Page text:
Each season in the vineyard carries its own magic. Certain steps must be taken by the grapevine, and they all lead to wine. As vignerons, we must pay close attention, listening and watching. But this moment in Spring is when the grapevine makes a big gesture: budburst!

Budburst marks the beginning of the new harvest. And at our artisanal winery, we’re celebrating our grapevines making their grand entrance.

What is budburst?

Budburst is the hallmark of spring and occurs when the entire landscape begins to wake up. In the winter, grapevines go dormant. This is an essential part of the grapevines’ cycle; you can think of it as a deep sleep. Budburst is the yawn and the stretching of the arms. 

When budburst happens, tiny green leaf tips begin to emerge from the buds of the grapevine. This is the first sign of life and an indication that the grapevine has begun directing its water and nutrients from the trunk up to the limbs. Their work begins now. 

Different bursts for different grapes

Not all grapes sprout their shiny new green leaves at the same time. The best Anderson Valley wineries will be observing their first sign of green at different times, depending on what grapes they’ve planted. We here at Maple Creek Winery have our Artevino Chardonnay and Pinot Noir coming to life. Beyond Anderson Valley, wineries across the world will also experience it at different times. 

Vineyards in the Northern Hemisphere will see budburst between early March and late April, while the Southern Hemisphere will see it in September and October.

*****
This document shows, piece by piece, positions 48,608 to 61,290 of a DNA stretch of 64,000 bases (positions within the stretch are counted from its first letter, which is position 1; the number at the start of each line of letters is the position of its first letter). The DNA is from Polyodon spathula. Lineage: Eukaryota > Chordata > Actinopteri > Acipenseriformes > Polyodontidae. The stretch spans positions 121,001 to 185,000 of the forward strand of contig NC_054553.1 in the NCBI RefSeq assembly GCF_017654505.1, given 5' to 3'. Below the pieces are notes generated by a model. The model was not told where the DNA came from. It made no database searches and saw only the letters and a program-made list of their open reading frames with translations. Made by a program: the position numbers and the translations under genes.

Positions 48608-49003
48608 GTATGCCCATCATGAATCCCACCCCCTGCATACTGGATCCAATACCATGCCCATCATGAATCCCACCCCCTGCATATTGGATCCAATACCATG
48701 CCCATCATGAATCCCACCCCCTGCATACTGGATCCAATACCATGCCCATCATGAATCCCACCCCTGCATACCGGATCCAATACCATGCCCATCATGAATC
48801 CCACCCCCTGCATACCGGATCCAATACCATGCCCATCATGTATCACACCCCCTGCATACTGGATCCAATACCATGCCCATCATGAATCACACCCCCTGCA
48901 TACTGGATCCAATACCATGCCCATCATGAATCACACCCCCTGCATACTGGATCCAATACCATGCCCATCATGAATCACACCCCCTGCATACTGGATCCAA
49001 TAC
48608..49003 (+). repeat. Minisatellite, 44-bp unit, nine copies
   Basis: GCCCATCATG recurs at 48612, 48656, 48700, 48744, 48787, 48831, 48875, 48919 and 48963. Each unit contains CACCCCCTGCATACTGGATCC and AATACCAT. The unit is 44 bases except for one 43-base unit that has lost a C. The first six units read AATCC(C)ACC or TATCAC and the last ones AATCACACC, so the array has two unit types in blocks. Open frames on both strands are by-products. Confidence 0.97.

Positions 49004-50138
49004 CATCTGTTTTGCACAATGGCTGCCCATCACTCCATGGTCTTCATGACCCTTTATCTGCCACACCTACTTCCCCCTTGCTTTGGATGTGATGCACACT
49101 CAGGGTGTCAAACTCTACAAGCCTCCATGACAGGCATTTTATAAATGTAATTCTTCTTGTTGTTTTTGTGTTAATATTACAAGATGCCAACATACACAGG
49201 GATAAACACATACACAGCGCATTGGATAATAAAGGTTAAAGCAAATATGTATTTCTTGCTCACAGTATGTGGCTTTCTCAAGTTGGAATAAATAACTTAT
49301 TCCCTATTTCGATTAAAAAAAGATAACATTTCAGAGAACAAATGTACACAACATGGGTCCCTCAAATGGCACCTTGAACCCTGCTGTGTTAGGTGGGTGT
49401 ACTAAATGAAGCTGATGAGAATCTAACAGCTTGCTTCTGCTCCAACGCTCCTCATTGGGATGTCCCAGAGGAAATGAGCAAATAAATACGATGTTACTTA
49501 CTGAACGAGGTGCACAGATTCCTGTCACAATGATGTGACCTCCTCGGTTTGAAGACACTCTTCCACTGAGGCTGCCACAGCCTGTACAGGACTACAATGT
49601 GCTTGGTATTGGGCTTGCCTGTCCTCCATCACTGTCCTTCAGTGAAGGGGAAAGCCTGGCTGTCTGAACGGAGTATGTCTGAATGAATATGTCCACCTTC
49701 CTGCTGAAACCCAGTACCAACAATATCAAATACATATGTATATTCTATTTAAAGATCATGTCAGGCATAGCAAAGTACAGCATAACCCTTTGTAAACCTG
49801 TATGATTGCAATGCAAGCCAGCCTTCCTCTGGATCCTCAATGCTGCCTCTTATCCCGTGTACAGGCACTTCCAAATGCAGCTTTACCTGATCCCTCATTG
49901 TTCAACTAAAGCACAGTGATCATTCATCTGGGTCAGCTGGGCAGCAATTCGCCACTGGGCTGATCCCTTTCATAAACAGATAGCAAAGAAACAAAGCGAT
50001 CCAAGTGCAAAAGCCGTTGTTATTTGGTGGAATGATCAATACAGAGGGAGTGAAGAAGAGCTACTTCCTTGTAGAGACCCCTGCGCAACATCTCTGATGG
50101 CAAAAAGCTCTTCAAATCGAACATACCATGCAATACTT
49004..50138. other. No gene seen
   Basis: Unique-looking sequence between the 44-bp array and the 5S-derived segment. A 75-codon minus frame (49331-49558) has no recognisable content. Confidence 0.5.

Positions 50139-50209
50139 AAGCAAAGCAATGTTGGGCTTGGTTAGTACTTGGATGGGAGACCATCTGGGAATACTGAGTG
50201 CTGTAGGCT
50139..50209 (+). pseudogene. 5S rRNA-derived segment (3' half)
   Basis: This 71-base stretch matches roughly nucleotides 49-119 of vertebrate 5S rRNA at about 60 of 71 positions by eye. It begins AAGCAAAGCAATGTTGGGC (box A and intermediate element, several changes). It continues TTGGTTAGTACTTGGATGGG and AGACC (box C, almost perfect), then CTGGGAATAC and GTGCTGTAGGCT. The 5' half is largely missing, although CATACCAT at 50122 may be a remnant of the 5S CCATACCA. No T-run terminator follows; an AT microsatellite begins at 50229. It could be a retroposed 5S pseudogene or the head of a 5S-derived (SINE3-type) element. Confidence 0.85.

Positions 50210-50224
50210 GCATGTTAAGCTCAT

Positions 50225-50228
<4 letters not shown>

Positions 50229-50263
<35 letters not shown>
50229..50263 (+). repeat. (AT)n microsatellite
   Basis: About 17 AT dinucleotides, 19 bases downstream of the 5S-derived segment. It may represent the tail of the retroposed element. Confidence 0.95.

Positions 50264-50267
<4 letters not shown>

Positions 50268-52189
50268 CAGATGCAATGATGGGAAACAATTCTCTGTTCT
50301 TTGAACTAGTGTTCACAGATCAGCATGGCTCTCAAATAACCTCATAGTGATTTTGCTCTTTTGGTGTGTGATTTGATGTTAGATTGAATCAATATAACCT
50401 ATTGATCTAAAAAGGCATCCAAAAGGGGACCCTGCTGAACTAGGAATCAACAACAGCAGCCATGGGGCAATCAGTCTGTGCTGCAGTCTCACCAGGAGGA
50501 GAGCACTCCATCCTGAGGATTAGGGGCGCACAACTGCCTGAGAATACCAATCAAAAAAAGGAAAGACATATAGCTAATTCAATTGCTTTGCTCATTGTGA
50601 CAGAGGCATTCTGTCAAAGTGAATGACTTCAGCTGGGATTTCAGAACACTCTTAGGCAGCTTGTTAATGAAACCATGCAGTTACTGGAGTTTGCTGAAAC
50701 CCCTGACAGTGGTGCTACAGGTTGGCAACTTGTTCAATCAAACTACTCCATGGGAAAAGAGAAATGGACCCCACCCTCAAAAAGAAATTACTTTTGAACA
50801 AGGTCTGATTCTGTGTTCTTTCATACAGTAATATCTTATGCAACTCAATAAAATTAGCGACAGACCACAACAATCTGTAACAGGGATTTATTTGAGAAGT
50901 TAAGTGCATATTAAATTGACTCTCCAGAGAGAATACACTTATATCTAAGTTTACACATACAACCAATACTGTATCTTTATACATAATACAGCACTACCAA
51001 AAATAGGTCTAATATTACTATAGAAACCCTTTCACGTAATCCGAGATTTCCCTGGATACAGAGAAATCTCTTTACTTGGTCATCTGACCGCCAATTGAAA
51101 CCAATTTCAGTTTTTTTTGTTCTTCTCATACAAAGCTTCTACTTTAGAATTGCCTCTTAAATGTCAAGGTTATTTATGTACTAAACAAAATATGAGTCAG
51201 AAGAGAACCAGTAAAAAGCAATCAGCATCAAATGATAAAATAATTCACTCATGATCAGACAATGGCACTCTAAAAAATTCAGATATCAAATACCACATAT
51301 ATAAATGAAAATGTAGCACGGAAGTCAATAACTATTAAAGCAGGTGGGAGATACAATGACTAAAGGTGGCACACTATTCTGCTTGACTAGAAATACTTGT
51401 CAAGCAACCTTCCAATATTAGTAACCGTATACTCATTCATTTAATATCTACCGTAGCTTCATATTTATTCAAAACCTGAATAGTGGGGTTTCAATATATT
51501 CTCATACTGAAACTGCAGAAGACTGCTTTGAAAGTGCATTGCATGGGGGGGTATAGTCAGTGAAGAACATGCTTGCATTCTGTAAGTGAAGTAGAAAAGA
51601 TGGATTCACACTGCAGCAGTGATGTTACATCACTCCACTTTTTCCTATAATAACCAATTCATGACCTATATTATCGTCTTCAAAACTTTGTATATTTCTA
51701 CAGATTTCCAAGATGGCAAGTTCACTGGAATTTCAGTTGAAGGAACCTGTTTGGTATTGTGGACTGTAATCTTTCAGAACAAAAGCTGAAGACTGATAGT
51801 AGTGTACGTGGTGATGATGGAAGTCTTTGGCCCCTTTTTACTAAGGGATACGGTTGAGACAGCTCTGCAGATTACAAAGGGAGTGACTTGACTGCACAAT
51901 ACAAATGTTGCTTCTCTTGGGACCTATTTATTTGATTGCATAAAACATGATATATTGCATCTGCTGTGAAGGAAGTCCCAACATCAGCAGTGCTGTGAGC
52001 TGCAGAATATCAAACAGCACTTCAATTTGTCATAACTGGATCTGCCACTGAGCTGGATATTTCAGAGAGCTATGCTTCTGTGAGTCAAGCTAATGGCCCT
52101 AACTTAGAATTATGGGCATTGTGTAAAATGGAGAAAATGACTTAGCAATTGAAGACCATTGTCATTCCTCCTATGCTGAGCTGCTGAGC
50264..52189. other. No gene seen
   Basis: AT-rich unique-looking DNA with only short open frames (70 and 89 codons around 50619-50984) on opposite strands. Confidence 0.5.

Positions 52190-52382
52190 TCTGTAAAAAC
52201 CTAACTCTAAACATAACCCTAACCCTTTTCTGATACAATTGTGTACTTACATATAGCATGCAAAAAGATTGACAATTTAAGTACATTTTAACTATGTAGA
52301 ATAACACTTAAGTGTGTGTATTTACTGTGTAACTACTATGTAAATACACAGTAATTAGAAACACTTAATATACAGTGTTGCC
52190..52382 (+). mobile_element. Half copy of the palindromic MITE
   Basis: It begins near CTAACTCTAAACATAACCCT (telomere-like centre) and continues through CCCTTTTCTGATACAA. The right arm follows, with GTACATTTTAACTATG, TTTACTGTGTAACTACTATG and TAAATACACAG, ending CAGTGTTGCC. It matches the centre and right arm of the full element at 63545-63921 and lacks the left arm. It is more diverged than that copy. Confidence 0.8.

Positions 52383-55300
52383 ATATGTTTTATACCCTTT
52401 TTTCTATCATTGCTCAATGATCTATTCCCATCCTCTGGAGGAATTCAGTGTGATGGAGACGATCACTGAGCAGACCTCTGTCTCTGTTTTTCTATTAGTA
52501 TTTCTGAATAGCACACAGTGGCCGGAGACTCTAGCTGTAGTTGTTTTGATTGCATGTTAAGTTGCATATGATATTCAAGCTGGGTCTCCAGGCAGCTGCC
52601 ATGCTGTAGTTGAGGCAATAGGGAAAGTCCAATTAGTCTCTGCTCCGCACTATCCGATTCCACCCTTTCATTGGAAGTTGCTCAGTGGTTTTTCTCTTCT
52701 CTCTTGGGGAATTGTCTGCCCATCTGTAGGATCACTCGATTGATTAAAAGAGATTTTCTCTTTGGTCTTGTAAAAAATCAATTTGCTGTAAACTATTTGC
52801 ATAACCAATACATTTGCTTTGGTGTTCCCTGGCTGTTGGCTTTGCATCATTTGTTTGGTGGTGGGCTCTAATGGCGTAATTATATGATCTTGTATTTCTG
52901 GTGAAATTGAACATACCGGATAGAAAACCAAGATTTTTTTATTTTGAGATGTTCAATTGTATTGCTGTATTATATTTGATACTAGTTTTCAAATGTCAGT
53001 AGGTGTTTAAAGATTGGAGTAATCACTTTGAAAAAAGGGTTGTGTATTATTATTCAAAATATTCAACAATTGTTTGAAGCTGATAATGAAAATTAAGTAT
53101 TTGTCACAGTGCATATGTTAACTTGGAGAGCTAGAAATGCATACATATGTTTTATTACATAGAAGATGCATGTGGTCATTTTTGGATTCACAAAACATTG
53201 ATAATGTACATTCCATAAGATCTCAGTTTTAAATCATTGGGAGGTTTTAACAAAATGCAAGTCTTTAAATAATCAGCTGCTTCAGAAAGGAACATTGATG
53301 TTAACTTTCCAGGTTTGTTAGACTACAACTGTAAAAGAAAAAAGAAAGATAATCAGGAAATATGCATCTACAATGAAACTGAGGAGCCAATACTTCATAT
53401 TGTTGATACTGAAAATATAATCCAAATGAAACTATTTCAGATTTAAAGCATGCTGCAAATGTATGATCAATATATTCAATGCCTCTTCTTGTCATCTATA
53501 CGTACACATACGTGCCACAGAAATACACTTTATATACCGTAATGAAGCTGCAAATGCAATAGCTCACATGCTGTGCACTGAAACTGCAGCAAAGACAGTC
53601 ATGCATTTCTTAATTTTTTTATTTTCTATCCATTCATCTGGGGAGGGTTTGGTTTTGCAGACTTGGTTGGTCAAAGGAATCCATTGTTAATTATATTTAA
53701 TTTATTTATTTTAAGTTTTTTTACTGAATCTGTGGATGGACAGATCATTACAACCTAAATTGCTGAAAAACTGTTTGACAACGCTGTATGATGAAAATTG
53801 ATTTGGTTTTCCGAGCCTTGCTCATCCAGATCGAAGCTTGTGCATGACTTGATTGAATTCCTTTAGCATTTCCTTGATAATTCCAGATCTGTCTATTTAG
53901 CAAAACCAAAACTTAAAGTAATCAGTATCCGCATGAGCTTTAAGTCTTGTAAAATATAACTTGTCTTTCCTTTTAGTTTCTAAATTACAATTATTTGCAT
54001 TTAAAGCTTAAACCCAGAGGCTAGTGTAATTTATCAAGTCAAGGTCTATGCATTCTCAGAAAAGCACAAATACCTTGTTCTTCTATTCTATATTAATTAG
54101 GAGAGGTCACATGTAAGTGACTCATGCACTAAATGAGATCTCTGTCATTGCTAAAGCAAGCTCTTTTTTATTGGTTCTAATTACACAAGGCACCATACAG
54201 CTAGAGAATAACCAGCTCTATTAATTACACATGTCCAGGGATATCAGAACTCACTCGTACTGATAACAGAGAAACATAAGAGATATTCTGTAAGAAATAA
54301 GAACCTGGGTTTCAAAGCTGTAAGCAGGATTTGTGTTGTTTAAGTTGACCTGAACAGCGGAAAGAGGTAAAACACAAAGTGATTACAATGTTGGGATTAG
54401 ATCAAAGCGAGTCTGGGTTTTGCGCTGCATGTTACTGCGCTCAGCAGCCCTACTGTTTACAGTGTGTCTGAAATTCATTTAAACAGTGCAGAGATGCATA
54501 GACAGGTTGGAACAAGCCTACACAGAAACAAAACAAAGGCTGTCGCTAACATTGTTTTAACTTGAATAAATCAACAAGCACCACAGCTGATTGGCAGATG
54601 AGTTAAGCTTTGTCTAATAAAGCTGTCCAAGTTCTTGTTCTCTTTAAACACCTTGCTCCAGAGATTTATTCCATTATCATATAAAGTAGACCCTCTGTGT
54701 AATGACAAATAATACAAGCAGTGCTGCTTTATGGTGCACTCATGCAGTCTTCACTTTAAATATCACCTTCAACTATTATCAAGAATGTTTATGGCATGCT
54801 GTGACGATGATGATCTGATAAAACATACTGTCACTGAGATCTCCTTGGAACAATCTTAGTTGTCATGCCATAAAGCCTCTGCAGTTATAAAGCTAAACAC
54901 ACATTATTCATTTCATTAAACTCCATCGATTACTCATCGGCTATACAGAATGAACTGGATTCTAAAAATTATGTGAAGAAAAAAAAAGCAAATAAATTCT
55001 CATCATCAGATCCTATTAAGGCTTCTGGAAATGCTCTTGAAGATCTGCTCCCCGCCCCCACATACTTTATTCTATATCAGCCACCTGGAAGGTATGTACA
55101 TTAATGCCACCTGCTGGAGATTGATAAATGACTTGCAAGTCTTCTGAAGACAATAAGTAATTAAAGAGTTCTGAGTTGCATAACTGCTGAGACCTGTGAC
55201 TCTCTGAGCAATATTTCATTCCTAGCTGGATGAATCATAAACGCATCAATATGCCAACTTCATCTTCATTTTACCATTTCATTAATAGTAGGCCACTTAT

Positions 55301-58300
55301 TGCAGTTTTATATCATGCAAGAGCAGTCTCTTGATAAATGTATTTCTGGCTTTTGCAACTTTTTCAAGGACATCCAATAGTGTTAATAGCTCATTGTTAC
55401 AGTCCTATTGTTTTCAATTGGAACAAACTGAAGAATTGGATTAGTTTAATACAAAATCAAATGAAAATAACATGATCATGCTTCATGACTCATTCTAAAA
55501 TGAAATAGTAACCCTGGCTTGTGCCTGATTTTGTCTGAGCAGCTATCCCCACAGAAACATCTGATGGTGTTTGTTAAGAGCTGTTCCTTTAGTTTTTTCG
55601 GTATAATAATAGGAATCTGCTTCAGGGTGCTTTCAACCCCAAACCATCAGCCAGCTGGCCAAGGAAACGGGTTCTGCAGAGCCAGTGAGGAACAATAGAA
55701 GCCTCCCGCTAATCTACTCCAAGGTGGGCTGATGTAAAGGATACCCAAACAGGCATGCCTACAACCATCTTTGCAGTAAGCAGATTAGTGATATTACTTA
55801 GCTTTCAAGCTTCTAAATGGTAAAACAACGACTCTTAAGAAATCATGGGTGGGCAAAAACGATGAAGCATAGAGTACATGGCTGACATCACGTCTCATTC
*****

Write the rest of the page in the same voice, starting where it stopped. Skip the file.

Budburst tells us why sustainability matters

Budburst holds a story of why we must care about climate change, and why sustainability should be a guiding principle of winemaking. Warmer temperatures in winter can trick a grapevine into sprouting its leaves before winter is truly over. If budburst happens but then winter retreats back into a period of frost, the buds can become damaged from being exposed. 

At our artisanal winery, we observe budburst as a teaching of how delicate our ecosystem is. 

What’s next for the grapevine?

Now we can be on the lookout for tiny bunches of flowers. They’ll bloom from the vine shoots, and in time, be replaced by hard, green berries. As summer progresses and things heat up, those hard green berries will become soft and fleshy, filling with water and sugar. 

But for now, we and the rest of the best Anderson Valley wineries are pausing to celebrate this spark of life. Be sure to appreciate the moment; it will be gone before you know it!

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